/*amazon_ad_exclude = "christian"*/ The Skin I Am In: January 2009

Saturday, January 3, 2009

Suicidal Thoughts

Don't worry. I have no current plans to do myself in. But because while in my hometown visiting my family for Christmas last week, I was informed -- for the second time this month -- of a suicide, I must say that it has been on my mind. Because the holidays are so incredibly commercialized as being "the happiest time of the year" it seems counter-intuitive to imagine how those very expectations have the opposite effect on so many. But if things are not going swimmingly, I can see how it could be hard to cope having such excessive cheer rubbed in your face everywhere you turn for the better part of two months. After all, Christmas day is probably the last day on earth anyone would want to spend alone.

I didn't know either of the individuals well (one not at all) and they were in no way connected to one another; one was a friend of a friend and the other a friend and neighbor of my parents'. Tom killed himself two weeks before Christmas and Mary, my mom's walking companion, three days after. Obviously without knowing their situations I can not begin to fathom the pain they must have suffered to lead them to choose such a devastating end to their problems, but considering the timing it would seem negligent not to deem the holidays an aggravating factor. Other than the proximity of their ages, the only common denominator in their lives that I am aware of was a failed marriage. Although Tom was still married, it was rocky at best. Mary's husband of 25 years had left her some time back, from which she had never emotionally recovered; in fact, she had already attempted suicide once, the details of which are rather graphic and disturbing. She was hospitalized for several weeks as a result and treated for depression, but unfortunately it never really resolved.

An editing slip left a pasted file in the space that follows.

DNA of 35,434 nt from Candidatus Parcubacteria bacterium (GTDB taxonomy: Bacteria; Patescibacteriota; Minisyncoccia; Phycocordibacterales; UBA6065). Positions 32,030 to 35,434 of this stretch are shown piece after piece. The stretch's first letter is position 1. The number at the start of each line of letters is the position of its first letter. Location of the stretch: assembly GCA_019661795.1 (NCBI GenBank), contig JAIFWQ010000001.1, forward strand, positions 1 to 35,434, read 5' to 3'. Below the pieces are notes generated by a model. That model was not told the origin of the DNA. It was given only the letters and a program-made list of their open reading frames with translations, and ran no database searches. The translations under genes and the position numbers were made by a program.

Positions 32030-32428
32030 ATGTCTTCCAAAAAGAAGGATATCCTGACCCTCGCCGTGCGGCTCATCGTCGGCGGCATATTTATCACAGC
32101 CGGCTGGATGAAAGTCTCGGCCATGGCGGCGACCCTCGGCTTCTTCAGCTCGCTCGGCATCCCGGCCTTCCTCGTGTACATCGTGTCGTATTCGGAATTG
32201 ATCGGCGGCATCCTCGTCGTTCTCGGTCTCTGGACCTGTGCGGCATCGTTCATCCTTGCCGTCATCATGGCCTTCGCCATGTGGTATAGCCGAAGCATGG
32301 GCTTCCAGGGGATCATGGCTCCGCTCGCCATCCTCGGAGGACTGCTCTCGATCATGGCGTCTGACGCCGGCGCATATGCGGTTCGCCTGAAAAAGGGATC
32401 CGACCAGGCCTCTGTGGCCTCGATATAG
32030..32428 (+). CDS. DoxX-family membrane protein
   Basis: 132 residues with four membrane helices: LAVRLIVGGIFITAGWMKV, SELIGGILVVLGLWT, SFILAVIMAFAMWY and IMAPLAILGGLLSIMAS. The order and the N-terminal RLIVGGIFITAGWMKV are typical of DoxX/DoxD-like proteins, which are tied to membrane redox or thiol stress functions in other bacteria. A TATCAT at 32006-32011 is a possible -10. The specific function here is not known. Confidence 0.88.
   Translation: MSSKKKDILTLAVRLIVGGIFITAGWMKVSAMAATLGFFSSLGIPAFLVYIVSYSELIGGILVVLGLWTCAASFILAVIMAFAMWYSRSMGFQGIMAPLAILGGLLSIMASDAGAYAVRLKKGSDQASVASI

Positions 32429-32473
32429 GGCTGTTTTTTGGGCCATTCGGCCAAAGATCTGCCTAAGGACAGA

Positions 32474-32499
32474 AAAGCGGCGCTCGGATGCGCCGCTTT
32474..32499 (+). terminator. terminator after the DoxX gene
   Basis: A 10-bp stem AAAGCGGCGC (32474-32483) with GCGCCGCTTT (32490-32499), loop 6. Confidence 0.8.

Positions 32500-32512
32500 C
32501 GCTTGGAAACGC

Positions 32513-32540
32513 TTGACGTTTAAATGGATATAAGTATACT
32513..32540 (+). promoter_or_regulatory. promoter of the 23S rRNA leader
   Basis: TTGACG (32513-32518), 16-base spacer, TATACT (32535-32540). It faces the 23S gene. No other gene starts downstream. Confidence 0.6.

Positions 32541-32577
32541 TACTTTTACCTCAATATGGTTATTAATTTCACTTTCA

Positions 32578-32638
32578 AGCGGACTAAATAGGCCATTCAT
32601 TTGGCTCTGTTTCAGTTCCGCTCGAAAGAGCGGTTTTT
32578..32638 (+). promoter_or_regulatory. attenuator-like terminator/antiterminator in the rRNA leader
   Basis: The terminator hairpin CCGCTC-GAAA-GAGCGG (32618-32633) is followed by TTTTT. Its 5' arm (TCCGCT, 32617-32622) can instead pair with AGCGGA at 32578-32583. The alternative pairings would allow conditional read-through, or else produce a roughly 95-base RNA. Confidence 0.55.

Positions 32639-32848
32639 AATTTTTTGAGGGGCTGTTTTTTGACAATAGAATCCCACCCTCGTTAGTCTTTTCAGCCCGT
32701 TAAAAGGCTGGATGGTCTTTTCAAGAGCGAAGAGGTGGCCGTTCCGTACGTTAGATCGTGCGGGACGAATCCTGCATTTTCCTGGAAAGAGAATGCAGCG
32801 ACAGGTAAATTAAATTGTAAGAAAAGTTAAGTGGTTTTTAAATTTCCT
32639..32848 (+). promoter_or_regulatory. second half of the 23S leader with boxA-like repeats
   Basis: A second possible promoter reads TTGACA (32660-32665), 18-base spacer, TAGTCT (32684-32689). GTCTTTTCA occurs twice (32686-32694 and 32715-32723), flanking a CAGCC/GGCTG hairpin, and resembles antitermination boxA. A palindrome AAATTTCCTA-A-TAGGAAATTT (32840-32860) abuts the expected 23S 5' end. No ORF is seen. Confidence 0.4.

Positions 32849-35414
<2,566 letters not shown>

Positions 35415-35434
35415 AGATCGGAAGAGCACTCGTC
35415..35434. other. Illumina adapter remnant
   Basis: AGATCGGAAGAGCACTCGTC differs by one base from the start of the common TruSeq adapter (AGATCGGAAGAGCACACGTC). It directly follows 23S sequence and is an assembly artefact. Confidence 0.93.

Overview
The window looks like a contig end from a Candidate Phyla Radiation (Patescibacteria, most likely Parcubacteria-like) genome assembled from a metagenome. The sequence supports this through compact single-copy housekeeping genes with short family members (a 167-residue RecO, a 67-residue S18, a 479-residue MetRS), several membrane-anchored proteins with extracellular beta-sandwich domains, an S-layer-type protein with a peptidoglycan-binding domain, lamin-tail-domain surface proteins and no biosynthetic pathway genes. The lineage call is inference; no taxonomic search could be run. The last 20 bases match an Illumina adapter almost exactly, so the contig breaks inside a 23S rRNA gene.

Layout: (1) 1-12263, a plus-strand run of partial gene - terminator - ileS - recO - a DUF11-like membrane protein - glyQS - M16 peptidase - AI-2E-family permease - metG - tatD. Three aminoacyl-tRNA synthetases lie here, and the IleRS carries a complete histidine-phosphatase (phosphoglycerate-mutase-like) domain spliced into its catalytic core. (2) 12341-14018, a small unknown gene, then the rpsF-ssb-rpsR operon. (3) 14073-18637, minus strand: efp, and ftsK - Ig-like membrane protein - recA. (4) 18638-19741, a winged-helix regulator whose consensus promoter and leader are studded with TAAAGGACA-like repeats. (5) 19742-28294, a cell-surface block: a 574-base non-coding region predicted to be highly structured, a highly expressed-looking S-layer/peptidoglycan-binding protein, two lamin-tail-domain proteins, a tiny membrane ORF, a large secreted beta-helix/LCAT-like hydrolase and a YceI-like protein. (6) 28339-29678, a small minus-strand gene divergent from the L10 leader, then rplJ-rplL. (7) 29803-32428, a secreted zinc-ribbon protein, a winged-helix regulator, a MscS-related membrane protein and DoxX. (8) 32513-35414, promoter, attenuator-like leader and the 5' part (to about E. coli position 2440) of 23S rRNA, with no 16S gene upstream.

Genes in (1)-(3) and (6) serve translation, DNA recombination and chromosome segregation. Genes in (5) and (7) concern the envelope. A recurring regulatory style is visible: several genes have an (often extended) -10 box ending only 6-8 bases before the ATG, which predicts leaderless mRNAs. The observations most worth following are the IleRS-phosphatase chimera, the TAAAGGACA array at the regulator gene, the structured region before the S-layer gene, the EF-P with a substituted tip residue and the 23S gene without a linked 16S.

Albeit the most important in many of our lives, marriage is still but just one of our relationships, and each of the remaining individuals to which these two were connected were therefore left behind. Tom's three daughters -- who happen to be triplets -- are 13 years old. While Mary's children are grown and able to fend for themselves, she had 5 grandchildren all under the age of ten. These two strangers, who were apparently overwhelmed with hopelessness and despair, both chose to selfishly unburden themselves at the cost of inflicting immeasurable grief upon those who cared for them the most -- upon children who will never fully comprehend and who will bear the weight of guilt indefinitely, quietly wondering why they weren't enough, thinking that perhaps they could have saved them if only they had smiled more or hugged them more or reminded them how much they loved them.

We have all been anguished at some point in our lives. Some of us, myself included, at one time or another have probably even asked, "what's the point?" But obviously for most of us the answer comes or we find something, anything, worthwhile to hold onto. Being a soul who rarely takes things at face-value, I have to wonder what factors weighed the most heavily on these people in making such an irrevocable decision. Was it a vision of disturbingly grim futures they saw for themselves? Or were their current circumstances so overwhelming that they were unable to see beyond the present? How much did their pasts tip the scale? For on one hand, if life had previously been relatively happy and unburdened, it may have been more difficult to cope when things are falling apart and made what they envisioned the future to be that much more daunting. Alternately, if life had frequently been tumultuous, perhaps they simply hadn't experienced enough joy to envision a future worth living.

I believe at least one of them did leave a suicide note which would likely answer some of these questions and possibly give the slightest sliver of peace to their loved-ones. I can't imagine someone taking their own life and at least not giving their family that -- for although they no longer bear the burden of their pain, it is by no means over; it has become their legacy, passed on to the hearts of their near and dear, an inheritance like no other. An inheritance no one would claim if given the choice.